Long before the attempted coup by his supporters, Trump fanned the flames of white supremacy and domestic terrorism.
Facebook took down hundreds of pages Wednesday in a crackdown on “movements and organizations tied to violence.” Among them was a right-wing militia.
Civil War-era myths are kept alive at Confederate monuments with stories of “benevolent slave owners” and enslaved people “contented with their lot.”
A new database of domestic terror incidents shows attacks by far-right extremists have become far more lethal since Donald Trump became president.
Attacks against Asian Americans and Pacific Islanders have surged since the spread of the coronavirus in the U.S. This hate has a deeper history.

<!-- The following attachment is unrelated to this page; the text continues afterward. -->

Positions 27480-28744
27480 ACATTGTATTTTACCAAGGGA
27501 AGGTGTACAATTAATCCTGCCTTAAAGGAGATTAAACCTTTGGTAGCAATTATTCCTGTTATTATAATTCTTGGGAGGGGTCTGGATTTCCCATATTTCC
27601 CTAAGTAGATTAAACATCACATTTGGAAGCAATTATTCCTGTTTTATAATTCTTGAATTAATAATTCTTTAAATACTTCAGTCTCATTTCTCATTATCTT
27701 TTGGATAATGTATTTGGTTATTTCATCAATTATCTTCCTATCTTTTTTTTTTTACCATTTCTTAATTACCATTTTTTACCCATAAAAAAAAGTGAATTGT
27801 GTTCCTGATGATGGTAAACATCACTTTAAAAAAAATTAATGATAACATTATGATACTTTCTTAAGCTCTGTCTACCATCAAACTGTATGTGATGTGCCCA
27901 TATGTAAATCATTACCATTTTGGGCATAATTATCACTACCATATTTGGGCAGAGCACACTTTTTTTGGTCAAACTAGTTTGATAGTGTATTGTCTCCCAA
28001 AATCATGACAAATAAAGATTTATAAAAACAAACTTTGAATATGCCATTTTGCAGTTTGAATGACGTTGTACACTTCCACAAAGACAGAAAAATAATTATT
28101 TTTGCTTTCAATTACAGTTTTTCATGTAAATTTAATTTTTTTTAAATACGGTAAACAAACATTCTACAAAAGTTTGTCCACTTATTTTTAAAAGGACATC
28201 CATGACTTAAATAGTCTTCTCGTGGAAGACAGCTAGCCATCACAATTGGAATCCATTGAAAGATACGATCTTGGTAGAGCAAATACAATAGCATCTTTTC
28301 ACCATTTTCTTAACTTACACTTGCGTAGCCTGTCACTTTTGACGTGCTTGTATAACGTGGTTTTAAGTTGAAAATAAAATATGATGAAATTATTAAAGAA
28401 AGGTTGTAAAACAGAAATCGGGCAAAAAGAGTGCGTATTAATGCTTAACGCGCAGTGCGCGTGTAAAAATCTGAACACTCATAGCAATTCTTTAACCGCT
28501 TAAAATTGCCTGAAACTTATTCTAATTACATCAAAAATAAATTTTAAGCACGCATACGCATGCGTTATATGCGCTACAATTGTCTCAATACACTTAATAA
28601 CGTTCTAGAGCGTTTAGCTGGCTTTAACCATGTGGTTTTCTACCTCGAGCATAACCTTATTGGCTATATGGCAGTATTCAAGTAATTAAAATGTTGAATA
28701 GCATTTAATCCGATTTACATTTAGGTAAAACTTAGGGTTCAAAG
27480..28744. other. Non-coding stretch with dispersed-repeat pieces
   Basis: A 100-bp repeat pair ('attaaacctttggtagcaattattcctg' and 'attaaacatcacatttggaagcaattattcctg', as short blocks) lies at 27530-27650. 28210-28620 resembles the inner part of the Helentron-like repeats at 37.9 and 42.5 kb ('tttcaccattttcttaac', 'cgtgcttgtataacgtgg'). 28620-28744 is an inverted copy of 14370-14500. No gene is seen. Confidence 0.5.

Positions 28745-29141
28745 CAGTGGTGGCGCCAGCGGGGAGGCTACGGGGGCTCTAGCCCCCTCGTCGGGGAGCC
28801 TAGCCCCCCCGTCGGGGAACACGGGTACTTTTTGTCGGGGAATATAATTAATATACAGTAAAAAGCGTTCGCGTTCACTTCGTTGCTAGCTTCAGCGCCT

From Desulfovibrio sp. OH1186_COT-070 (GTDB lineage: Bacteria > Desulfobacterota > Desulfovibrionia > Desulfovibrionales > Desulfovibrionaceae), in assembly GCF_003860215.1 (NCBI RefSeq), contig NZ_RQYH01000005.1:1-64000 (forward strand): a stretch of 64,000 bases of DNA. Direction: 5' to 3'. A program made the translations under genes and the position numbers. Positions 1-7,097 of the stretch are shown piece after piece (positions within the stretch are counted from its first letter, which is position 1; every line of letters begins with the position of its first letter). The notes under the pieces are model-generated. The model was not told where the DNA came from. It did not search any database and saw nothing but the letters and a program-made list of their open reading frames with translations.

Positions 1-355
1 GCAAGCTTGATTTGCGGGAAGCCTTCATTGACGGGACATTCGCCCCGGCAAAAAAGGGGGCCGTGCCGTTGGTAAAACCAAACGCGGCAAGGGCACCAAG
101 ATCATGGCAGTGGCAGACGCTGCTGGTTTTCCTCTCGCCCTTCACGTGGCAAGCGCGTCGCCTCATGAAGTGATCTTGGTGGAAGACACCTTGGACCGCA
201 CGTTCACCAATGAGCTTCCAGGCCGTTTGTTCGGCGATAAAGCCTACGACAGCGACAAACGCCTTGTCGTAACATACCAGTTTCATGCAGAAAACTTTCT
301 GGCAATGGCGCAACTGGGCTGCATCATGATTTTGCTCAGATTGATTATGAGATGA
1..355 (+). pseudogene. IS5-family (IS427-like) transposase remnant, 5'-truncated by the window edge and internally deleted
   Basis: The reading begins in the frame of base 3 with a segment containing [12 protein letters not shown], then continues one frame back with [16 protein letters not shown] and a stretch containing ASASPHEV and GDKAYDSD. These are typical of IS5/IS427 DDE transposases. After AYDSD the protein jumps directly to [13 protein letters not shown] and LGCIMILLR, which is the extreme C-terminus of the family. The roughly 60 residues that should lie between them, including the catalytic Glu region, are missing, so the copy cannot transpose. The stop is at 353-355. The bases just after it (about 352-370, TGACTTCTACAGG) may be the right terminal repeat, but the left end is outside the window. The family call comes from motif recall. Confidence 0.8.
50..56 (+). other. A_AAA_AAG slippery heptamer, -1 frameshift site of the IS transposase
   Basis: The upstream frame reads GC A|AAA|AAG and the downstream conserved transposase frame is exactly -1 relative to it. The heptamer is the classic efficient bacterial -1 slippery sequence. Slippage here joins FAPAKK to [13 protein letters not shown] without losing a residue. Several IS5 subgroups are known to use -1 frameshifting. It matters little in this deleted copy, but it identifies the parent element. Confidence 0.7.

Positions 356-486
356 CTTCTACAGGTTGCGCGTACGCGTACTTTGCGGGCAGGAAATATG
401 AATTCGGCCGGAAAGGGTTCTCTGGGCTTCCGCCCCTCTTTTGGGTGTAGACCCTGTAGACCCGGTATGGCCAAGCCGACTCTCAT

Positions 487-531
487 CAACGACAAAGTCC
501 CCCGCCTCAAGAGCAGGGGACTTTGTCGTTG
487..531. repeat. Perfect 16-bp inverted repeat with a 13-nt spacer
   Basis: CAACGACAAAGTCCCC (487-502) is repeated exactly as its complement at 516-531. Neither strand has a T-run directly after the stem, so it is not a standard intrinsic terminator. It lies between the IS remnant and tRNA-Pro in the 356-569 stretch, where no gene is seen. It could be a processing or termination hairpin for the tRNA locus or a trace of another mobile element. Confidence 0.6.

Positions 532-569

More than 150 law enforcement agencies were notified of their officers’ ties to extremist groups. Only one has publicly taken any significant action.
Not a single department has said it disciplined an officer for Islamophobic posts or membership in an anti-Islam group.
We downloaded data from Facebook and asked a question: How many people were members of at least one extremist group and at least one police group?
Our analysis includes some of the most extensive evidence yet that militias are drawing support – and membership – from within U.S. law enforcement.
In the second part of Reveal’s series about hate, we look at how racism and white supremacy are institutionalized in America.